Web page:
Along the Texas-Mexico border, one of the world’s mighty rivers, the Rio Grande, runs dry many months of the year. To help manage scarcity, the local water utility in El Paso, Texas, sets the least expensive first tier of water use as the average of consumption during the three winter months (when it is assumed that households are not watering their lawns). Consumption above that amount has higher prices. The inverted block pricing system operates on the assumption that low-income households consume less energy and water and high-income households consume more.
However, many low-income households are very high consumers of electricity. In general, households with a low income have more residents from multiple generations living under one roof. Because electricity consumption correlates roughly with population, these large households consume more. At the same time, low-income families rarely have the resources to purchase energy-efficient air conditioners, double-pane windows, or extra attic insulation. Consequently, older and low-income families often live in older homes that lose more energy, making them more difficult to heat or cool and driving up their energy consumption.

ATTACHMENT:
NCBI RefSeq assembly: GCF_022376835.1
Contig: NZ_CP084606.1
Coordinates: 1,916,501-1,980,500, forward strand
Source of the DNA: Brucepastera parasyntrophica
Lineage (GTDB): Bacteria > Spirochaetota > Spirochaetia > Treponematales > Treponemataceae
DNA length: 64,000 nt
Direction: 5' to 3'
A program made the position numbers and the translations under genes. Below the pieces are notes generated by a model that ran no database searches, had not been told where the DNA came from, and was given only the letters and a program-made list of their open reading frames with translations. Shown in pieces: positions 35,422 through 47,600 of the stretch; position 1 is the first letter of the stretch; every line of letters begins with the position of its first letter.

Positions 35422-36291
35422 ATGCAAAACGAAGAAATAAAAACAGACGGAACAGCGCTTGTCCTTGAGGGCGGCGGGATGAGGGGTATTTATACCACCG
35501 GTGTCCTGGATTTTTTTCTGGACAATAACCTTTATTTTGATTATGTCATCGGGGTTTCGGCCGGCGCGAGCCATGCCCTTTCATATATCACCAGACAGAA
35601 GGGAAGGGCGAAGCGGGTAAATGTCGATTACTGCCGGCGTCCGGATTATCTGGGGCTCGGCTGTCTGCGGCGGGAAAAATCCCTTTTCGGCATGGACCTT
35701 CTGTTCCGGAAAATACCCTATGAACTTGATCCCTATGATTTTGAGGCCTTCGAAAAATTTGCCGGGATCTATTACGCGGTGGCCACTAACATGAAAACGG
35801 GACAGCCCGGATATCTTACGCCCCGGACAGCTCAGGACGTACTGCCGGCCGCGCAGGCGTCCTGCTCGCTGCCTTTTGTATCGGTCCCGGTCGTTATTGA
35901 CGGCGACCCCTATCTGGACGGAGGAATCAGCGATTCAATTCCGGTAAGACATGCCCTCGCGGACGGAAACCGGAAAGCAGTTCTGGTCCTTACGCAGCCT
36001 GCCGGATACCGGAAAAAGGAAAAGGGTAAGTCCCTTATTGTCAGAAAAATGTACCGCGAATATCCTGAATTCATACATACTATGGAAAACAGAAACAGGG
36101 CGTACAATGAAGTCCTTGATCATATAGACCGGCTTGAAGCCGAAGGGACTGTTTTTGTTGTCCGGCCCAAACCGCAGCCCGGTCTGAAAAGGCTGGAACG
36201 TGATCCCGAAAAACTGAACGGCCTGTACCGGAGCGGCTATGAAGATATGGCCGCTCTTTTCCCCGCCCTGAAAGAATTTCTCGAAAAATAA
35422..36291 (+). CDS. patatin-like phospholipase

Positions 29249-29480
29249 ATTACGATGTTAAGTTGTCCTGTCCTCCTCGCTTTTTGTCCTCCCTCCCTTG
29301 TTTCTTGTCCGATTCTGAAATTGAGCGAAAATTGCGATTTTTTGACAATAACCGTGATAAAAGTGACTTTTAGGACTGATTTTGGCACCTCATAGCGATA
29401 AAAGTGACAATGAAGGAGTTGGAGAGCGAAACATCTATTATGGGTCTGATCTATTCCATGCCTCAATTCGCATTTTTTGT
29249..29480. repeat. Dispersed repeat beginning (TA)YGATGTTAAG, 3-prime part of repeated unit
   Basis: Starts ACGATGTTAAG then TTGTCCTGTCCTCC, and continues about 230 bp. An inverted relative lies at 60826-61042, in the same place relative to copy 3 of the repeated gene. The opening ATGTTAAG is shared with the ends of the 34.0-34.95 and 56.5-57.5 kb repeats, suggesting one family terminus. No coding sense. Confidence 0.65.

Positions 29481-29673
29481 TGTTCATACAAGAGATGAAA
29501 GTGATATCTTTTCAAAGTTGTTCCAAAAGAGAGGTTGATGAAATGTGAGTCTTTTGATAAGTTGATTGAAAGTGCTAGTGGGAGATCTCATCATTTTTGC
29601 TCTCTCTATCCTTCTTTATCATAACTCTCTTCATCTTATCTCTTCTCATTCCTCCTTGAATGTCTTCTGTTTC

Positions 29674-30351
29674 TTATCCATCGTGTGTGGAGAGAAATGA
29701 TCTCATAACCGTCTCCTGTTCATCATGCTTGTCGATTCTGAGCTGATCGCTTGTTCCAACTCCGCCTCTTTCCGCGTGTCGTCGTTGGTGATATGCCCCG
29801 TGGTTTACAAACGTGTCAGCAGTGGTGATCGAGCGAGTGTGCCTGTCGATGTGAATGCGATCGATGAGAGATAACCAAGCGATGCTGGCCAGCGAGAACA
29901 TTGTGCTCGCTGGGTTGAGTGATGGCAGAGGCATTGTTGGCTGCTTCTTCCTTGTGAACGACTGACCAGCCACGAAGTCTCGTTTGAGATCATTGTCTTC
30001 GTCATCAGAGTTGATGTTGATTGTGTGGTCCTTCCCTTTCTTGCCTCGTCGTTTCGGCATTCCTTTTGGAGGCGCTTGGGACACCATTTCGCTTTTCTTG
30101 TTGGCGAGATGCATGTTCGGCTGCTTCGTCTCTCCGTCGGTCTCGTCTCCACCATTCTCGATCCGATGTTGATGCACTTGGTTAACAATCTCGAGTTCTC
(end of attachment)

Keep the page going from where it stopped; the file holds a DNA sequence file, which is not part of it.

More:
In contrast, higher-income households can use discretionary income to purchase systems and technologies that avoid electricity consumption. Solar panels, green building designs, efficient air conditioners, new homes, and other energy-efficient items all save energy but cost money. Accordingly, households with few residents that earn a high income sometimes consume very little electricity. While inverted block pricing encourages consumers to try harder at conservation, it might increase the burden on low-income households struggling to conserve for financial reasons as they might be the ones with the highest consumption. Municipalities should consider these human factors when reinventing their market systems.